A method for removing braids from a horse's mane which accomplishes the objects of the present invention is also disclosed and described. A horse's mane is typically braided by twisting the mane, doubling it over, and tying it up with a piece of yarn. The braid is secured with at least two knots in the yarn. In order to undo the braids, a tool with a sharpened edge is provided for cutting the knots to unravel the braids by first hooking the tool around one knot such that a portion of the outer surface of the hook-shaped portion is located between the mane and the yarn and such that the sharpened edge is facing the yarn of that knot. The tool is then pulled in a downward motion to cut the knot. The tool is then placed around the other knot such that the sharpened edge of the tool is facing the yarn of that knot and then the tool is pulled again in a downward motion to cut the other knot, thus releasing the mane from the braids.
Additional features and advantages of the present invention will become apparent to one of skilled in the art upon consideration of the following detailed description of the present invention.
A preferred embodiment of the present invention is described by reference to the following drawings:
FIG. 1 is a side view of a horse's head and neck illustrating a braided horse mane;
FIG. 2-A is an illustration of a horse mane braid with a needle inserted through the mane and threaded with yarn for securing the braid in accordance with a preferred embodiment of the present invention;
FIG. 2-B is an illustration of a braid being doubled-over with the yarn being pulled through the mane to secure the braid in place in accordance with a preferred embodiment of the present invention;
FIG. 2-C is an illustration of a piece of yarn that is wrapped around a doubled-over mane braid in accordance with a preferred embodiment of the present invention;
FIG. 2-D is an illustration of a piece of yarn that is tied on one side of a doubled-over braid to secure the braid in accordance with a preferred embodiment of the present invention;
FIG. 2-E is an illustration of a finished braid in accordance with a preferred embodiment of the present invention;
FIG. 3 is an perspective view of an improved horse mane unbraiding tool in accordance with a preferred embodiment of the present invention;
FIG. 4 is a cross-sectional view of the cutting portion of the horse mane unbraiding tool, illustrated in FIG. 3, the cross-section being taken along the line 4--4;
FIG. 5 is an illustration of the improved horse mane unbraiding tool positioned to cut one knot holding a braid in accordance with a preferred embodiment of the present invention; and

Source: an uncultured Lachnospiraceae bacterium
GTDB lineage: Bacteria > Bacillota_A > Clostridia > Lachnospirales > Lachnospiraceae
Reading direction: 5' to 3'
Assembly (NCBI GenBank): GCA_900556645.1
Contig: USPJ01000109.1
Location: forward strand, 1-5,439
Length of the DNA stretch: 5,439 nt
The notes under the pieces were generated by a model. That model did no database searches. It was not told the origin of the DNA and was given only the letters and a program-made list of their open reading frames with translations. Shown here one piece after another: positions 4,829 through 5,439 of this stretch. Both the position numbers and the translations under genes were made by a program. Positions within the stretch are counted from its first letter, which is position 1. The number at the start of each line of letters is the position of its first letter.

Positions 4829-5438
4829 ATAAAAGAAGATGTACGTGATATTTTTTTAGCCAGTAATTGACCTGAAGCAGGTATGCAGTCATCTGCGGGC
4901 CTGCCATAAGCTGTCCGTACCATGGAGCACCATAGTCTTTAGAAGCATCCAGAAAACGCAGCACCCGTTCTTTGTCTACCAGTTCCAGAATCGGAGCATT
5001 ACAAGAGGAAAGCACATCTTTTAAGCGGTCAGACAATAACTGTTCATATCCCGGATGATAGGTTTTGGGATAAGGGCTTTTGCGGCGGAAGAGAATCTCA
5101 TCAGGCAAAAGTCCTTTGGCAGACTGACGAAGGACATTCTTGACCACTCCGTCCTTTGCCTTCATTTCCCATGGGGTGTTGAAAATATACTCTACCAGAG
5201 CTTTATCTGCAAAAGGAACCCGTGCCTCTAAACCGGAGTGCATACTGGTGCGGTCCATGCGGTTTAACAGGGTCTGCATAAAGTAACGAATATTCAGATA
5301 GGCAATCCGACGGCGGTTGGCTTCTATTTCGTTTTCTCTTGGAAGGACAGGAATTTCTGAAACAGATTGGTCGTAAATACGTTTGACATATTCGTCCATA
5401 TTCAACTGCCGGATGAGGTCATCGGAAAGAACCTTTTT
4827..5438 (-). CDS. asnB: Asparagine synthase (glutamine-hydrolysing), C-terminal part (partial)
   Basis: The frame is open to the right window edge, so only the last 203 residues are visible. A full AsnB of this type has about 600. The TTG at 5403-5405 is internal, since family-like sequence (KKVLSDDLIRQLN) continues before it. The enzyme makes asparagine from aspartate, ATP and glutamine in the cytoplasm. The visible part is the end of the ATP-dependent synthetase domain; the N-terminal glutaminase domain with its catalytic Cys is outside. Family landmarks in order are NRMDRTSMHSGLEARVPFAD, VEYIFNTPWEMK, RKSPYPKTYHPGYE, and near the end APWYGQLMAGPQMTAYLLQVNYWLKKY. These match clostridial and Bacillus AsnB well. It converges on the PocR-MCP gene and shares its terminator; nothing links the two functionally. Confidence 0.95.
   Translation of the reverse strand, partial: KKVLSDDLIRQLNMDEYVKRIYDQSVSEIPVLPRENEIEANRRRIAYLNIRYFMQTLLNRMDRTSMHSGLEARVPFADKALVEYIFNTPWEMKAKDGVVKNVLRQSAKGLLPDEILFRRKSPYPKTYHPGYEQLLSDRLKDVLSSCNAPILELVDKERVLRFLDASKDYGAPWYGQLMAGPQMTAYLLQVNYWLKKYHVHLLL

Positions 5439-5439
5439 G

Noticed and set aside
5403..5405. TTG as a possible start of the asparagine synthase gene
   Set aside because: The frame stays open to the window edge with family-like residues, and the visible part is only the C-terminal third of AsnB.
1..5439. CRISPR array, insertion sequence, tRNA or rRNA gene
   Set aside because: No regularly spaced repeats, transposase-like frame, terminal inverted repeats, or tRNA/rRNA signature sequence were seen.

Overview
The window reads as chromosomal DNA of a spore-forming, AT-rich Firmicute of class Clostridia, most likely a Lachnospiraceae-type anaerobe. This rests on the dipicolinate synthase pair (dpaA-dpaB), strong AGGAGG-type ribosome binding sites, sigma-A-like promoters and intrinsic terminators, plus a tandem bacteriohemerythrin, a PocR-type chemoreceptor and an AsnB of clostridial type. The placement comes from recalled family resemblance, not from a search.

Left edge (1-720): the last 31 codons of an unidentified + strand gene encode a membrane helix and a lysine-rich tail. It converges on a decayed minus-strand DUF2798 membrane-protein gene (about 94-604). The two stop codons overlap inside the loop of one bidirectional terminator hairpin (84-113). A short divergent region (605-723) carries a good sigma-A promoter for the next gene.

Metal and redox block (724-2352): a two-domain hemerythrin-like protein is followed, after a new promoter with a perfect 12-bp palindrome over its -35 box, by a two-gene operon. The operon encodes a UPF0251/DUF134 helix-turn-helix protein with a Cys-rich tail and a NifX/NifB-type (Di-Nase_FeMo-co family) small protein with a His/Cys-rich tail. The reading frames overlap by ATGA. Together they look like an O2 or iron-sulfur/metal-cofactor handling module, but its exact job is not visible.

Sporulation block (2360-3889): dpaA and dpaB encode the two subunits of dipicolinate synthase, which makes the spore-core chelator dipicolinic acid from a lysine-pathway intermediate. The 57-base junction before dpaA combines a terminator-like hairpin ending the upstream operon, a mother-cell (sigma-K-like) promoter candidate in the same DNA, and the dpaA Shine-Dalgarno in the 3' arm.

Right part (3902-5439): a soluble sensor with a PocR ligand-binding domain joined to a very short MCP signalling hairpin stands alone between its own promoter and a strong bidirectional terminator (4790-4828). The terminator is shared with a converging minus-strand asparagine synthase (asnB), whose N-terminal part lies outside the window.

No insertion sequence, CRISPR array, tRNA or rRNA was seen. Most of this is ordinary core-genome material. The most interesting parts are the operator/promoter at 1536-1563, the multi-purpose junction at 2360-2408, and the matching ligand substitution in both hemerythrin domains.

FIG. 6 is an illustration of the improved horse mane unbraiding tool positioned to cut a second knot of yarn at the end portion of the braid in accordance with a preferred embodiment of the present invention.
Referring to FIG. 1, a braided horse mane is illustrated. Various types of braiding techniques are known and utilized, including knob style braids and basic flat braids. In the preferred embodiment of the present invention, basic flat braiding is illustrated, however the method and apparatus of the present invention can be utilized with any braiding technique.
FIGS. 2-A through 2-E generally illustrate the steps by which a portion of horse mane is braided and then secured by the use of a piece of yarn. As shown in FIG. 2A a portion of horse mane, referred to generally by reference number 10, is braided in a known manner. In order to secure the braid 10, a piece of yarn 12 is formed into a loop and placed around the bottom portion 14 of the braid 10 to form a first knot 16. As used herein, the term yarn means any commercially available means that will accomplish the task of securing the braid.
A needle 18 is then threaded through the braid 10 and the ends 20 of the piece of yarn 12 are fed through the eye 22 of the needle 18. The needle 18 is then pulled through the braid 10 such that the ends 20 of the piece of yarn 12 are pulled through the top portion 24 of the braid 10, as shown in FIG. 2-B.
As shown in sequence in FIGS. 2-C through 2-E, the ends 20 of the piece of yarn 12 are wrapped around the braid 10 and then tied into a second knot 26 to secure the braid 10. In the preferred embodiment, the braid is formed by tieing the yarn into a square knot although any other suitable knot can be used to secure the braid.